CAVANAUGH: You must hear a lot of feedback from people in classroom settings, etc. You yourself have been teaching for 13†years. Have you noticed an increase in inflated self esteem since you started teaching in the classroom?

TWENGE: Yeah, I have. My caveat is most of my students are great. And I don't see this from most of my students. From most of them, they're involved, they don't have this unrealistic sense. But there is an increasing minority that does, that is flabbergasted when they get even an A-minus instead of an A, when their grade -- they explain, but I tried hard. Shouldn't that be enough? And I have to say no. I get a lot of requests for -- I really wanted this grade. Can you bump up my grade a little bit? And my answer is why? And how would that be fair to anyone else? And the first time I got an e-mail like that, I was flabbergasted. And I'm not anymore because now I get dozens.

CAVANAUGH: Do you see this as something that is across demographic lines? For instance, you kind of have the feeling that this is a white middle class phenomenon?

TWENGE: It's not. Definitely not. This college database is obviously more white and middle class than the rest of the country. If you look at the high school database, it's similar that has some questions on positive self views as well. If you look there, you get pretty much the same results whether you're looking at high socioeconomic status or low, white, black, or Hispanic, you get the same basic generational trends across the board. Universal.

CAVANAUGH: What happens to kids who are on the high end of this scoring? What happens when they finish high school and get into the real world? What do you hear from businesses and corporations about young people?

TWENGE: Right. I give a lot of talks on generations to corporations and to universities. What you hear is that the adjustment to the real world, and adjustment to adulthood, is very tough for this group. That was true even before there was session. Managers will tell me the story of I get so many people who want to be promoted after three months, and they want to be CEO of the company in five years. These things never used to happen. And they don't want to pay their dues, and they want to start at the top. A lot of young people say that's the problem with my generation, we were told we could do anything, and we find out we can't. And that's really tough. This isn't necessarily all their fault. This is a big cultural change that affected them.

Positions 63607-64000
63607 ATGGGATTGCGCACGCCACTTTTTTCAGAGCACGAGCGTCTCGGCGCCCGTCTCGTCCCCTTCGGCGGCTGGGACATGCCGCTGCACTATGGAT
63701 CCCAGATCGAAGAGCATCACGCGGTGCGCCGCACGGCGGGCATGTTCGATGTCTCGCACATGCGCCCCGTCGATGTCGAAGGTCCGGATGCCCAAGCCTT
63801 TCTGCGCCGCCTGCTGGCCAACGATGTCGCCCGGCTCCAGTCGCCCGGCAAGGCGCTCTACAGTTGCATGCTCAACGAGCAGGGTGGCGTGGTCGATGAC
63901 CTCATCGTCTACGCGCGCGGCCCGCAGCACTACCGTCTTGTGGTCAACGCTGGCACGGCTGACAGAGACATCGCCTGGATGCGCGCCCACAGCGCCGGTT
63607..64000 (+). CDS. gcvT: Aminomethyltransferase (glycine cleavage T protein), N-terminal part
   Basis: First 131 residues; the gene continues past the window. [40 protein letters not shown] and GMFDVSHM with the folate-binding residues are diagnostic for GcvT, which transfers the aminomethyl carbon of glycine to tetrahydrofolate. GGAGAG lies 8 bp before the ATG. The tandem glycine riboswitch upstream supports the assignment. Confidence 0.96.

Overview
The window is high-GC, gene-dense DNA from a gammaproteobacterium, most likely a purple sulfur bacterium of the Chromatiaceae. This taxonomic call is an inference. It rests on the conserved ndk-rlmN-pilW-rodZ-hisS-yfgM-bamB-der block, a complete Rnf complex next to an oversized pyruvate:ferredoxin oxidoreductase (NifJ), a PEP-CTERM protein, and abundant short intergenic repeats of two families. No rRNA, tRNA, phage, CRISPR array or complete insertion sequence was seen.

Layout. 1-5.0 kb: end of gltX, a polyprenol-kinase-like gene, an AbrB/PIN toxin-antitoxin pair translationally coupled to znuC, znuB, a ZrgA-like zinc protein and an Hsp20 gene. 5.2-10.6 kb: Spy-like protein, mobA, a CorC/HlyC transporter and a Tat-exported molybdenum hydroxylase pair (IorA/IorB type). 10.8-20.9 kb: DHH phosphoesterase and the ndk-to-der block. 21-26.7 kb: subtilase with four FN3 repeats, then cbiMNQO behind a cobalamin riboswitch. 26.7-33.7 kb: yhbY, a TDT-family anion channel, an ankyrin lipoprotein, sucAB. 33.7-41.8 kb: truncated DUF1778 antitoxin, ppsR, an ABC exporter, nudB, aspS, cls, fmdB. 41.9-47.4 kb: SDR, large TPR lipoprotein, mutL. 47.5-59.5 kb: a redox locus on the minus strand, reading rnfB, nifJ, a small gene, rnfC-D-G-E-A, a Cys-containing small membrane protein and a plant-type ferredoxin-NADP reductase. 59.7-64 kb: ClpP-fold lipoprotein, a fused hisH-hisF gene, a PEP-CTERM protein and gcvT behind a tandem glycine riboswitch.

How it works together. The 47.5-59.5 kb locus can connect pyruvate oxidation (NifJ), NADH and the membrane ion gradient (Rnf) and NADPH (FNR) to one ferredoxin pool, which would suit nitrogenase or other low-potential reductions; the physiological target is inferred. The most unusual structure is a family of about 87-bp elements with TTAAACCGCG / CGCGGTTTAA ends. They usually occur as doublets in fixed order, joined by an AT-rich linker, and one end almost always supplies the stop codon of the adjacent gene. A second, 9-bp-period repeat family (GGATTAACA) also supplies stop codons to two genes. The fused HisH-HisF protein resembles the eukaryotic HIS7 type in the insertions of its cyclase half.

CAVANAUGH: I understand your point. When I look at this, it seems I wish that I had had more self confidence when I was younger. And I'm wondering, are there benefits to kind of getting into the work force or getting into class and really feeling that you can just do anything that's asked of you, and that you're really gonna sale through this thing?

TWENGE: There are benefits to what's called self efficacy, which is different from self esteem, and it's different from thinking that you're above average. Self efficacy means you think you can do it. Yes, there are big benefits to that. That and self control. So persevering through difficulty. Those are the things we should be building, the belief that you can do something, that you could keep going. But thinking this you're better than everybody else, basically that tends to back fire. There are studies of college students who have this inflated sense of self, sometimes it's measured by a narcissism scale, sometimes by another measure. But very closely related to this idea of thinking that you're better. They tend to drop out of college more often. They get lower grades because they don't have a realistic sense of their own abilities, they often are overconfident and think I don't really need to study. I already know this stuff. And, well, no, you do need to study.

MAUREEN CAVANAUGH: Do you go so far as to offer any suggestions for creating a more balanced view within family structure about what young people -- how to make them feel good about themselves and also not have an inflated sense of self worth?

TWENGE: I have two young kids, one of whelm is a preschool and going to kindergarten in the fall. This is something I think about every day. What I try to do, and this is a struggle for me as well as any other parent, and yes, you want to build that self efficacy, you want to tell your child, you can do this. But then when she comes back at you, oh, I already know this, which I've heard, or I'm the best at this, then you have to have the very difficult conversation of, well, no. You're gonna have to work at this more. But that's good. If you work at it, then you're gonna get better. So that's what I try to emphasize. And I think that's kind of a good general principle is -- I think for many people what they didn't realize as kids is just how hard you actually have to work to end up being good at something.

CAVANAUGH: And yet you're bumping a gen racial trend.


CAVANAUGH: Doing your best. I've been speaking with SDSU professor Jean Twenge, author of generation me and the narcissism epidemic. Thank you so much.

TWENGE: Thank you.